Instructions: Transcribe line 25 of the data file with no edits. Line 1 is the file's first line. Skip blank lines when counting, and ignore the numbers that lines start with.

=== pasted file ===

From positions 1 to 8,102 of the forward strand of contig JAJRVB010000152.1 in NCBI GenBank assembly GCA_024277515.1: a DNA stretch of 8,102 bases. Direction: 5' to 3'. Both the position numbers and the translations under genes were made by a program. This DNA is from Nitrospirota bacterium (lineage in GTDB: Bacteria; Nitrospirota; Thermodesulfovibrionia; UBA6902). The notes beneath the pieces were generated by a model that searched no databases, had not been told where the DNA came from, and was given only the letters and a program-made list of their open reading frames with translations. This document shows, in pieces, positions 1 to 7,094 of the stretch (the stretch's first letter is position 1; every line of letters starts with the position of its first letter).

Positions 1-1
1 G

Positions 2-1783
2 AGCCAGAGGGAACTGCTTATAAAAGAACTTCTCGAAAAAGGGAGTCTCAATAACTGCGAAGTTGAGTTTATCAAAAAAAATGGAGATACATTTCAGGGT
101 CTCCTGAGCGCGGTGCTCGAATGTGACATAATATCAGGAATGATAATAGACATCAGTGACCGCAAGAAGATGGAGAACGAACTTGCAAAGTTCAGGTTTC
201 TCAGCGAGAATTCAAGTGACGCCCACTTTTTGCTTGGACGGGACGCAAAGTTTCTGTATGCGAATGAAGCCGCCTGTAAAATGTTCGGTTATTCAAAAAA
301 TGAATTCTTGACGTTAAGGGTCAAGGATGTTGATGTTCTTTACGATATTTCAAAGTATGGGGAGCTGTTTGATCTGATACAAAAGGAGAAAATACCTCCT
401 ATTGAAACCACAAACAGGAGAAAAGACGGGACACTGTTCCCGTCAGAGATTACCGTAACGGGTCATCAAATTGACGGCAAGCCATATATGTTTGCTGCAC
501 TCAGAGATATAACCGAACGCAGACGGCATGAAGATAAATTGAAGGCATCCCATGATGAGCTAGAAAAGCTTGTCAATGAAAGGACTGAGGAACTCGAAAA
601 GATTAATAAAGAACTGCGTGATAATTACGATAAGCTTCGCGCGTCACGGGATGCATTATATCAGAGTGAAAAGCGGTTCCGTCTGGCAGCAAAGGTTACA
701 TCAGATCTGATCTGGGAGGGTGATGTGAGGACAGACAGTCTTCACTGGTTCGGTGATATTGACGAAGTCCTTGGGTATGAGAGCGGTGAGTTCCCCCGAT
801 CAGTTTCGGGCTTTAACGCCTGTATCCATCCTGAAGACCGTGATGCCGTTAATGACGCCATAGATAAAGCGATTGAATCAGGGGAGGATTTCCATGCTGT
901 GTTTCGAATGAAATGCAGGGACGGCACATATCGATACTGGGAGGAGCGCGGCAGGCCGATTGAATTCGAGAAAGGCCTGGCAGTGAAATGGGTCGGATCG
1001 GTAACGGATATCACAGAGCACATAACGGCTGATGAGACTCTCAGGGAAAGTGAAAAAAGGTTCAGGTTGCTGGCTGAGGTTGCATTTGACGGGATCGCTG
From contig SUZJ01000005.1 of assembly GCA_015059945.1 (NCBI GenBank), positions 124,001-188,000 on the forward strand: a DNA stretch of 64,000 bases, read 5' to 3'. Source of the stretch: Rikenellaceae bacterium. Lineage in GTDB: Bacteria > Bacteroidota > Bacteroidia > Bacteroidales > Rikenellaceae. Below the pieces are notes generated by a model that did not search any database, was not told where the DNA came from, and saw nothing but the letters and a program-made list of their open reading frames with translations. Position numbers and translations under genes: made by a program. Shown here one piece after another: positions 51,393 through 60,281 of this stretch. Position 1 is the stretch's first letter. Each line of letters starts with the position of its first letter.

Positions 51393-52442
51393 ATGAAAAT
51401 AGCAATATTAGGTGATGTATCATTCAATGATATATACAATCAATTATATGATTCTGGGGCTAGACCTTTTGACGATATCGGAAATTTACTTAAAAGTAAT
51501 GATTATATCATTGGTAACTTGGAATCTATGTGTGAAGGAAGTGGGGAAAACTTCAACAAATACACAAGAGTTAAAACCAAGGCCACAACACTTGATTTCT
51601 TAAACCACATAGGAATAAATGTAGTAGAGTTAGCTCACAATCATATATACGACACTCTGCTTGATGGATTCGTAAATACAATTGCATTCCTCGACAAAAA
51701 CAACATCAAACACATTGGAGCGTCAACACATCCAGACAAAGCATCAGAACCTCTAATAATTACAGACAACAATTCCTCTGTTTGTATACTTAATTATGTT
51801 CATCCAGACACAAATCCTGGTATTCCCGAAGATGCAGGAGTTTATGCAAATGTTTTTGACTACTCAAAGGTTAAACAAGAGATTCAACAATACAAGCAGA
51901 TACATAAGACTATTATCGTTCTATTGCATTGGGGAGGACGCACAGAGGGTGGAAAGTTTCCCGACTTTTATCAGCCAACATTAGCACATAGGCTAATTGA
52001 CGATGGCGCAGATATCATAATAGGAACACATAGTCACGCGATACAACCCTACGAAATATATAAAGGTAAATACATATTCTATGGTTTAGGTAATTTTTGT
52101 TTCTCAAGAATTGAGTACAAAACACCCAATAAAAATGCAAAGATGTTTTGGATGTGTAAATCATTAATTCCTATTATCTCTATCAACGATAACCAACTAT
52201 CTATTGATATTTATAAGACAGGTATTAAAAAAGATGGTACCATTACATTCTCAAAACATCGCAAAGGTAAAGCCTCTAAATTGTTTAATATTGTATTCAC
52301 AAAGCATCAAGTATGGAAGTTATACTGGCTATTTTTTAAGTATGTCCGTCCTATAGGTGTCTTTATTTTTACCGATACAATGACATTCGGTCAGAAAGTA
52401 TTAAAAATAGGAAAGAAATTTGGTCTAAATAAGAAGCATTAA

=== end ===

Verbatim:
52001 CGATGGCGCAGATATCATAATAGGAACACATAGTCACGCGATACAACCCTACGAAATATATAAAGGTAAATACATATTCTATGGTTTAGGTAATTTTTGT